This book is an inquiry into the early reception of Spinoza’s philosophy of religion in the Netherlands. The study aims to investigate the way in which Spinoza influenced directly or indirectly the religious and intellectual climate of his days. Part I pictures the unique role and position of Spinoza as a philosopher, and how the views observed by his friends were established on Spinozistic structures and themes.
Anti-Spinozism, however, was exceedingly vehement. The author portrays some of Spinoza’s most important adversaries. The polemical issues with respect to Spinoza are discussed at lenght. They won the favour of the audience, and due to the distorted reproduction of his ideas, Spinoza had to work in a world that was alien to him. The opposition of his former friend Albert Burgh – who was to become a very important official in the Vatican – in particular appears to be indicative in the mentallity of critique and rejection.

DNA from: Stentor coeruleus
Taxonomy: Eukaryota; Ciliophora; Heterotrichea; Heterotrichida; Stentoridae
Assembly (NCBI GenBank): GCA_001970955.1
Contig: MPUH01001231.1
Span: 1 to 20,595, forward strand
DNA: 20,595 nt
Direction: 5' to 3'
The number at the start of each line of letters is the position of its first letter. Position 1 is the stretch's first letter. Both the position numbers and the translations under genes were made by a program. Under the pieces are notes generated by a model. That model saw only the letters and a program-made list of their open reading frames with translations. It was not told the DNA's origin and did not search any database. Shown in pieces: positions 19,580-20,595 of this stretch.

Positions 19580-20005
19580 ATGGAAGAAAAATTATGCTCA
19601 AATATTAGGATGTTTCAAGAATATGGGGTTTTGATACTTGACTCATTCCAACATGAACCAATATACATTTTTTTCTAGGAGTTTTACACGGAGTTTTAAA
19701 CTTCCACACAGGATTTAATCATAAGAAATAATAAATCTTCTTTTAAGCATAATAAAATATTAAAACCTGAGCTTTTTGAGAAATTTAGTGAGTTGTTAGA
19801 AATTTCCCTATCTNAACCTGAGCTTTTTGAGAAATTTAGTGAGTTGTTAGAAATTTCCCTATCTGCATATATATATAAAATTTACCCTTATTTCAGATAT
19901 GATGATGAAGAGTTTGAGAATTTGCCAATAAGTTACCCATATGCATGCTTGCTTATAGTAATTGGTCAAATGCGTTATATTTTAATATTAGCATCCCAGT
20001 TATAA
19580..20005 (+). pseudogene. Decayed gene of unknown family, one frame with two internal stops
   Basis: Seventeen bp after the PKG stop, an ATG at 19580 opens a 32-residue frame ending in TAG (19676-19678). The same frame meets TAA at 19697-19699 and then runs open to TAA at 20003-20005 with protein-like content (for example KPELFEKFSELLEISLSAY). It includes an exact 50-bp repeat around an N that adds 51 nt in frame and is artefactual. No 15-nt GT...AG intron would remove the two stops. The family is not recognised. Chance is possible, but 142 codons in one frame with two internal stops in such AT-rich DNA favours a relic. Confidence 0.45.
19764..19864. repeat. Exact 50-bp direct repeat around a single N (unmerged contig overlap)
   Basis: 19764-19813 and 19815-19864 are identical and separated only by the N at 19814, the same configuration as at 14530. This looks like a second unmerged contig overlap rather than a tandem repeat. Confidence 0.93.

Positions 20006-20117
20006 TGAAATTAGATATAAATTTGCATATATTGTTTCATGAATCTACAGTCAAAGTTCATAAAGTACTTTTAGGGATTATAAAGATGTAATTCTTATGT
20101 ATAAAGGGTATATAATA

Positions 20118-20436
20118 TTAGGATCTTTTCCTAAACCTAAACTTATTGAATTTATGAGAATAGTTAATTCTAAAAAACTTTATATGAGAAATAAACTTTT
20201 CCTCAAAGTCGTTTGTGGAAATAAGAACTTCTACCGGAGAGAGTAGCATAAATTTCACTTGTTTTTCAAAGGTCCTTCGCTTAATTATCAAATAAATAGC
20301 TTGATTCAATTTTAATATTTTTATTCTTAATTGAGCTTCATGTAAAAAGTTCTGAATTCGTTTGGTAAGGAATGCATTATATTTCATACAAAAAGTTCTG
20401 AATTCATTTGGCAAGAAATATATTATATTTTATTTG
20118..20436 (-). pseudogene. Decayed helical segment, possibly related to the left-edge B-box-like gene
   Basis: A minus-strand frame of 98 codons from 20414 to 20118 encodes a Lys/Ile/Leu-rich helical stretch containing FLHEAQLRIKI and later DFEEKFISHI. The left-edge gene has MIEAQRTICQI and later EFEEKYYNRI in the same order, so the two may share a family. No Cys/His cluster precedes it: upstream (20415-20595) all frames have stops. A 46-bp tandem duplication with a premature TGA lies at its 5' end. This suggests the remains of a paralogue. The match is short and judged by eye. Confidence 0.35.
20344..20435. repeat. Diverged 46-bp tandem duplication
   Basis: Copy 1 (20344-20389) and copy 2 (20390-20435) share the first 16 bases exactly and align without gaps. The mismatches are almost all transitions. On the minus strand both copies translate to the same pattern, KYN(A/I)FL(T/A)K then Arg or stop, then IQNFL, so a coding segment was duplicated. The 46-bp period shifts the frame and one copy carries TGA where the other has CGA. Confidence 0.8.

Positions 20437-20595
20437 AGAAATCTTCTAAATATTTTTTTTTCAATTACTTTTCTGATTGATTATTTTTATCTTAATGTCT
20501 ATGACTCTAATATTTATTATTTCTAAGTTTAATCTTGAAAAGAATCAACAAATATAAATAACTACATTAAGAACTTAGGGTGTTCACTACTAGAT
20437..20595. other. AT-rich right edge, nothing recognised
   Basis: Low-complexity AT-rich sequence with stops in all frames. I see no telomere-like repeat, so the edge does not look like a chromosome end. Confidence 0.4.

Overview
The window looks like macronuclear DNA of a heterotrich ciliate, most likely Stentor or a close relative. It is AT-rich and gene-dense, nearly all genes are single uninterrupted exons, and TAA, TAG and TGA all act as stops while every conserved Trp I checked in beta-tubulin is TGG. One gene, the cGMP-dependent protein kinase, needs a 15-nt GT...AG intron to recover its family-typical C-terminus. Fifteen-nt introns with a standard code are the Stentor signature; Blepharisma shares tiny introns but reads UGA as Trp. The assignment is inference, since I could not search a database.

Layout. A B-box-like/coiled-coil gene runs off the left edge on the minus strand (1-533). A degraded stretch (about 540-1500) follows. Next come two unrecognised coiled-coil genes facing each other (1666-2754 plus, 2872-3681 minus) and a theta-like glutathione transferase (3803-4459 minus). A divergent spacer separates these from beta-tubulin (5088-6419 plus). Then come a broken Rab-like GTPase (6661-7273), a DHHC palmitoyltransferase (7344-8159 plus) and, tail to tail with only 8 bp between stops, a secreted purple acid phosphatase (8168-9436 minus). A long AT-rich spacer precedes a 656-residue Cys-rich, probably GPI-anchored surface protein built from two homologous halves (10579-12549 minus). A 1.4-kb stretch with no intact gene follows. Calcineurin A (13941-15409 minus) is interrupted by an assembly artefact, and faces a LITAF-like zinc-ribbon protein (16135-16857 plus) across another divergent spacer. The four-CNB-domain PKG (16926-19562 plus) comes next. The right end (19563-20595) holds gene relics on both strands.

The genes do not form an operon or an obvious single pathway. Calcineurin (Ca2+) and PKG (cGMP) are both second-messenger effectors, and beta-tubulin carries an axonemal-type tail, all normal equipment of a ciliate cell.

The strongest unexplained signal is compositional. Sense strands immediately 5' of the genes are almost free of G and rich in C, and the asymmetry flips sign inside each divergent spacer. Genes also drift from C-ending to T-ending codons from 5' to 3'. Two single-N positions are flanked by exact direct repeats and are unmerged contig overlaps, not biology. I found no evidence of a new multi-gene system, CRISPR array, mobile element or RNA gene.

Part II is devoted to some central notions derived from the modern theory of reception. They show that the viewpoint of the reader plays a decisive rol in the history of ideas. This insight provides a new focus on the reception of Spinoza, and on the author’s method of reconstruction in the field of the history of philosophy and religion.
This book is intended for readers working or studying in the fields of philosophy and ethics, the philosophy of religion, the history of philosophy, religion and theology.
Spinoza and the Netherlanders | H.J. Siebrand | 1988